Put in a wider perspective, the results presented here show a number of remarkable aspects. The most surprising is the apparent extent of gene transfer events having affected the conserved core genome. Horizontal gene transfer is recognized as a source of the great plasticity of the gene repertoire at all taxonomic levels in the bacterial world [9, 13], but is commonly believed to have little or no impact on the genealogy of the conserved core genome. In our data set of 401 conserved protein families (representing about one fifth of the total number of proteins in each of the acidophilus complex species) that fulfilled the requirements to be analyzed, however, protein trees where found to support either the rRNA topology or an alternative topology in an astonishing ratio of about 3:2, independent of the confidence threshold used in tree reconstruction. This result suggests that orthologous gene replacement between two lineages may have affected about 40% of the conserved core genome, a level comparable to that reported between strains of the same species [42]. Although it is true that L. acidophilus and L. johnsonii are closely related species, their present day DNA sequences are only 51.5% identical, as computed across our 481 alignments. The distribution of transferred genes by L. acidophilusL. johnsonii interspecies distance (Fig. 6) suggests that a substantial fraction of the transfer events has taken place relatively recently, at a stage where the DNA sequences of the two species would be expected to already have diverged considerably. To our knowledge, indications for such an important impact of gene transfer on gene genealogies in a group of closely related bacteria were only reported for the Prochlorococcus/marine Synechococcus group of cyanobacteria where genetic exchanges are suspected to have overwhelmed the species genealogy [12].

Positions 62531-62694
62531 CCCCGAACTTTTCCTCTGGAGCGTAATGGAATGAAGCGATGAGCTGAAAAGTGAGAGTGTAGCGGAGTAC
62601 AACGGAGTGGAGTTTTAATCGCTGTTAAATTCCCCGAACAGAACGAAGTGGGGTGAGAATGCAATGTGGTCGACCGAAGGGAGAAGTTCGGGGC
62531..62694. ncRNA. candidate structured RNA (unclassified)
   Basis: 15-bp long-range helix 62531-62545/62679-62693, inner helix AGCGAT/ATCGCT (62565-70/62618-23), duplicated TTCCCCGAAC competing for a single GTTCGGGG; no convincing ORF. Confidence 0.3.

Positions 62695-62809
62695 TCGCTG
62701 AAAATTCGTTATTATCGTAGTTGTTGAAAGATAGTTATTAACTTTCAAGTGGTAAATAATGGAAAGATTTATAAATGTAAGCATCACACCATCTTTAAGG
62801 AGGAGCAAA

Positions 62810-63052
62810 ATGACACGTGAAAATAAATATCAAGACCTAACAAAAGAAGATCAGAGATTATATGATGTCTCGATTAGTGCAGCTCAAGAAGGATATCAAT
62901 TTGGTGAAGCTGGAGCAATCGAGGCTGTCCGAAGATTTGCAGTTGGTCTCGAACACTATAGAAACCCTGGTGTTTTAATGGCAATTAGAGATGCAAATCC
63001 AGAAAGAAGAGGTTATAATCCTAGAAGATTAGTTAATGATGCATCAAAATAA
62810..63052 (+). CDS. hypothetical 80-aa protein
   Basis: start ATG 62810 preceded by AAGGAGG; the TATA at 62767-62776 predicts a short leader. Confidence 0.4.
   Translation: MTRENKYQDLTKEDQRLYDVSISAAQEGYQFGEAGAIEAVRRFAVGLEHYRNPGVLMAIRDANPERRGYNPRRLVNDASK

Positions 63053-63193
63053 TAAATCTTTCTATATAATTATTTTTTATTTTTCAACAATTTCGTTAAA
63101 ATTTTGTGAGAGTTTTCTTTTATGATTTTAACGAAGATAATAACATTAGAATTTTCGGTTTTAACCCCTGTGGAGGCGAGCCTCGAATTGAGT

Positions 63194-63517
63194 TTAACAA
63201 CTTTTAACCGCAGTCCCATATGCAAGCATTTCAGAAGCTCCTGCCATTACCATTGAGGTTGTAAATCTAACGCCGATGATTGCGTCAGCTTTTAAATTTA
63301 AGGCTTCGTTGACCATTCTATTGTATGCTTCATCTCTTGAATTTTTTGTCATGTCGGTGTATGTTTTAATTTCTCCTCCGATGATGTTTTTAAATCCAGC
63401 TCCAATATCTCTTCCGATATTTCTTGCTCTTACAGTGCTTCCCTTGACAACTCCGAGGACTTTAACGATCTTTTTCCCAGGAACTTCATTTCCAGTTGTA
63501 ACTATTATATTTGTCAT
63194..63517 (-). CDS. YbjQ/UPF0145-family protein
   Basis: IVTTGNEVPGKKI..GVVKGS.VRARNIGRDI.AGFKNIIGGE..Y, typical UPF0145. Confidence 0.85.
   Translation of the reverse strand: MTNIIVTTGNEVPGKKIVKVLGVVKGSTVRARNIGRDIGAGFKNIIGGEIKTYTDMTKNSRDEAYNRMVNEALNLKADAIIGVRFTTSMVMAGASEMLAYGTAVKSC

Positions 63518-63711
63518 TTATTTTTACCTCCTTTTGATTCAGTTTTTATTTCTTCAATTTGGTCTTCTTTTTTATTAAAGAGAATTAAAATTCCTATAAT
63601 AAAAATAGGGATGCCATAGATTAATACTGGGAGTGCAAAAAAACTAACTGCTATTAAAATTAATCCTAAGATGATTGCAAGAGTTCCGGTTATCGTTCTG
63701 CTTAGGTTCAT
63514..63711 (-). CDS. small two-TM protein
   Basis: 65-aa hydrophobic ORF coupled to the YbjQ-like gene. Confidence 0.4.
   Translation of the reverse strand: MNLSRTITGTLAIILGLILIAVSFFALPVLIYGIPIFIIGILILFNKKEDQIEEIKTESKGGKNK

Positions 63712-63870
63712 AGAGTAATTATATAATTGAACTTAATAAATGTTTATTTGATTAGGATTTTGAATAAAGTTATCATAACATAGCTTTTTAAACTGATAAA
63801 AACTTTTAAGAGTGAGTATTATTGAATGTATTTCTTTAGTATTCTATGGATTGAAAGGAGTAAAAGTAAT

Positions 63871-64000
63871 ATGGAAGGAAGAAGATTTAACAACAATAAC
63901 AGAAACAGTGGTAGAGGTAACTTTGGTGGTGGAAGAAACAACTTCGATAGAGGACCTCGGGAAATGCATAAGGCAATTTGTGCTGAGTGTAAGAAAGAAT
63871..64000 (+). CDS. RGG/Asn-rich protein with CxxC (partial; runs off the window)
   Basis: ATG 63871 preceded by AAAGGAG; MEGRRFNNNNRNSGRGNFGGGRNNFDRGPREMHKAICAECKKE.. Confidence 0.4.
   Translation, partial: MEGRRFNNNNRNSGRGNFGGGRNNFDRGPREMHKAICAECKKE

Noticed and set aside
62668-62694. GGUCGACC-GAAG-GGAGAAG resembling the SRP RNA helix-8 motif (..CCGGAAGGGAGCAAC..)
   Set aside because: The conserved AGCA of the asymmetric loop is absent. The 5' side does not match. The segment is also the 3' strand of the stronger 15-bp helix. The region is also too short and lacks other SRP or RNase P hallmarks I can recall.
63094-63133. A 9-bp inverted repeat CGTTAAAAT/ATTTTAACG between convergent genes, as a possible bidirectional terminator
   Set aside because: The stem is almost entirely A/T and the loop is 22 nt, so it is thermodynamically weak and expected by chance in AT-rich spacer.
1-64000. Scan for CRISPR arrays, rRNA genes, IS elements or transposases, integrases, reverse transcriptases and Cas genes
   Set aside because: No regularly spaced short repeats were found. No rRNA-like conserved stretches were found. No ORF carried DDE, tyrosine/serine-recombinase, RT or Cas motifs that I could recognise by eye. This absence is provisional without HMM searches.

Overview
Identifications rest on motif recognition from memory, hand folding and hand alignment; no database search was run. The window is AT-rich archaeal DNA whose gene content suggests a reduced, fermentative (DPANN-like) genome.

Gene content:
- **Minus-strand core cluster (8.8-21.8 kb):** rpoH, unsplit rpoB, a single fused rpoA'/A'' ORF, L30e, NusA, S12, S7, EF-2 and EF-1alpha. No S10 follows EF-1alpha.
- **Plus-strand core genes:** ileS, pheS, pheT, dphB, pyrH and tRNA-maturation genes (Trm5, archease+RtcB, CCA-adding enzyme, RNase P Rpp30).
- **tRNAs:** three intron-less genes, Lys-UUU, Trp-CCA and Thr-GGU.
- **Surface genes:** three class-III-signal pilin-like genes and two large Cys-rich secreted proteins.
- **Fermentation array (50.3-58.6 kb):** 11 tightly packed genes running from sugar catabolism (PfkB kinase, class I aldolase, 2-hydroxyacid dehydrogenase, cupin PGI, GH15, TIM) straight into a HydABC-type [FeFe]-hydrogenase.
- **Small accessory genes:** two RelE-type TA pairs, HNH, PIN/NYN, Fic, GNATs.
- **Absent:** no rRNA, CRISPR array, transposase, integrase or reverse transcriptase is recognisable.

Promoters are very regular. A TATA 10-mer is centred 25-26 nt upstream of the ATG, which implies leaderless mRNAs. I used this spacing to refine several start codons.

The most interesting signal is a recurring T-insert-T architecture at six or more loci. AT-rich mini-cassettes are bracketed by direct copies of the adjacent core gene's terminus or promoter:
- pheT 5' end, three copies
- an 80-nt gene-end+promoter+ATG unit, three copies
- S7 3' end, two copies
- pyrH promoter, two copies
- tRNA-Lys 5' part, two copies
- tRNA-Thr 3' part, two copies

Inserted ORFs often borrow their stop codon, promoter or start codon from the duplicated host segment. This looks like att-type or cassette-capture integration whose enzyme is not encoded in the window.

Our study goes beyond the report of an important level of topological discordance presumed to result from genetic exchanges. The correlation between gene function and topology strengthens the gene transfer hypothesis and makes it possible to disentangle the species genealogy and the gene transfer signal. Examination of the protein divergence data further allowed to locate the transfers between the L. acidophilus and L. johnsonii lineages yielding a picture coherent with the (current) common ecological niche of these bacteria. A systematic search for gross violations of "clock-like" evolution has been proposed earlier as an efficient screen to detect orthologous gene replacements in large data sets [36]. Here we show that similar ideas can be used to refine the interpretation of topological tree discordance.